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How The Coronavirus Pandemic Helped One Singer Find A New Voice

Singer Chris Mann's first viral video was “My Corona,” a parody of “My Sharona” by The Knack. (Courtesy)
Singer Chris Mann's first viral video was “My Corona,” a parody of “My Sharona” by The Knack. (Courtesy)

Singer Chris Mann spent 20 years of life trying to make a name for himself.

He made a living writing and recording albums and singing his music to crowds on tour. He did a PBS special and starred in the second season of NBC’s “The Voice,” among a slew of other accomplishments.

But in the age of coronavirus, that life is no longer a reality.

“I only make a living in front of a crowd,” Mann says. “That fact never even crossed my mind until now.”

Mann has remained in his Los Angeles home for more than a month now, since California Gov. Gavin Newsom became the first governor in the country to put in place a statewide stay-at-home order on March 19.

As he returned home from a pre-quarantine grocery store run, the reality of social distancing set in. Mann said he found himself searching for a creative outlet to deal with the stress. That’s when he sat down to write “My Corona,” a parody of “My Sharona” by The Knack.

“I really didn’t think hard about it at all,” Mann says of writing the parody’s quippy lyrics.

“It was so not a big deal … I didn’t think twice.”

He quickly filmed the music video, singing into toilet paper rolls and other household items like hand sanitizer that are now synonymous with self-quarantine. Mann posted the video to Facebook and forgot about it, he says.

But then, four days later, it had millions of views.

At first, Mann says he was nervous, a little embarrassed even. He didn’t want people to think he was making light of a serious disease that had already taken thousands of lives.

He also never expected so many people to see this unfiltered version of himself. But as he looked at the comments section of the video, he saw that people understood the common chord he was trying to strike. Even in the age of internet trolling, in all the hundreds of thousands of comments the video received, Mann says he could count the negative ones on his hands.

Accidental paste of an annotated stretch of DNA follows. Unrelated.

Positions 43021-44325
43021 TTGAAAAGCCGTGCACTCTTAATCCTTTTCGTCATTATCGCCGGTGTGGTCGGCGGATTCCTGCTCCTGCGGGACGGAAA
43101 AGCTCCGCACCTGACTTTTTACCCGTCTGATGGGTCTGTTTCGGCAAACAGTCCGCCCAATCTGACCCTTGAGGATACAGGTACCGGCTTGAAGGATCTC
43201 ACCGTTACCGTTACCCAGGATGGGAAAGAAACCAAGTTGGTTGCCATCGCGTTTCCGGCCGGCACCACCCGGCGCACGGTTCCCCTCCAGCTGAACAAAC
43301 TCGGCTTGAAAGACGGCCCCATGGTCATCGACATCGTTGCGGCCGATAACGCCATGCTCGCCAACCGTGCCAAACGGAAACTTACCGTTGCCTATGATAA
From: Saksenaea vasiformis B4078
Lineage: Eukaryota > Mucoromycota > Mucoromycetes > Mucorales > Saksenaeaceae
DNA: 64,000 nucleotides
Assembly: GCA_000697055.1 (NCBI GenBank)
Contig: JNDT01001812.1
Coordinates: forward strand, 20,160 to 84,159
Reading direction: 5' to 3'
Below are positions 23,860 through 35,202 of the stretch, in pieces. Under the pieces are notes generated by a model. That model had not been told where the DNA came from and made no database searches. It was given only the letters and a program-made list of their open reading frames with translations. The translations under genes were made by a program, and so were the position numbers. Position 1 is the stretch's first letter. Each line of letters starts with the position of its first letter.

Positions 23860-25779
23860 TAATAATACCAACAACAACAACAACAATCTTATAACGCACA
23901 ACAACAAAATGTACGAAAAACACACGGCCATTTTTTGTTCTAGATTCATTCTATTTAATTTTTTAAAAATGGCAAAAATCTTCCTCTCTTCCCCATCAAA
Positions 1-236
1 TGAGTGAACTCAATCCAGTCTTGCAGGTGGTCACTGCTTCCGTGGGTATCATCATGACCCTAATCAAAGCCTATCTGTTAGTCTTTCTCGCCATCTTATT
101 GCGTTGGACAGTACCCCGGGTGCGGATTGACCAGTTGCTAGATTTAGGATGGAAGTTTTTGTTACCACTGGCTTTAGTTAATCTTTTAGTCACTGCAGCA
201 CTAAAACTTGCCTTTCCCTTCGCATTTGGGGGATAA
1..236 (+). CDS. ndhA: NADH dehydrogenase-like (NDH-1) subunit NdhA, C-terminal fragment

“I was just saying out loud what everyone was thinking,” Mann says.

After his first video went viral, the singer didn’t waste any time. He began to film subsequent videos, building on his growing internet fame. He wrote “Stay Home Vogue,” a parody of Madonna’s “Vogue,” which encouraged viewers to follow social distancing measures by staying home. He also upped his production value significantly, he says.

A few weeks later, he followed up with a parody of Adele’s “Hello” called “Hello from the Inside.” That’s when Mann went from someone with a few viral videos to an internet star, he says.

“The Adele video was really the one that put this over the top,” he says. “It’s so melodramatic that song ... I thought, ‘There’s something here. This could be really funny.’ ”

Mann says he wanted to do a ballad as an homage to his career as a singer. Normally, they’re his bread and butter. But he also wanted to capture the longing and melodrama inherent in the Adele hit and apply it to quarantine. Now, the song and Mann himself have been written about in dozens of publications, including Insider and The Hill.

But as his fame over the internet parodies grows, Mann says he’s forced to reckon with the fact that his career — and subsequently his life — will never be the same.

After 20 years of polishing a serious public persona, he’s now famous for singing in gloves and a face mask, waving around toilet paper and Purell.

“I feel for the first time that I’m being my true unedited self instead of trying to put out what I’m supposed to look, sound, act like as sort of a relatively known recording artist,” he says. “I've been so careful this whole time trying to get people's attention. And the one time I was not careful, I got everyone’s attention.”

He’s not mad about that, he says. But he sees the irony.

“It makes me laugh,” he says of his newfound fame. “I’m just like really? Because I kind of thought maybe my nine lives as a recording artist, maybe I had spent them, maybe I had lived them all.”

Still, Mann keeps moving forward. He’s released several videos since the “Hello” parody, including a more serious video thanking frontline and essential workers. His most recent video is a shout-out to parents who now must spend all day with their children, called “Daycare Closed,” and set to the tune of the 2019 hit song “Old Town Road”

And he says he’ll continue enterprising. His next project is a variety-style show from his living room in which he’ll interview celebrities and sing parodies. When he can finally tour again, his act will look completely different, he says.

“The bottom line is music will be second to my writing and the comedy moving forward,” he says.

Amid the chaos, Mann found a new voice — just by being himself.

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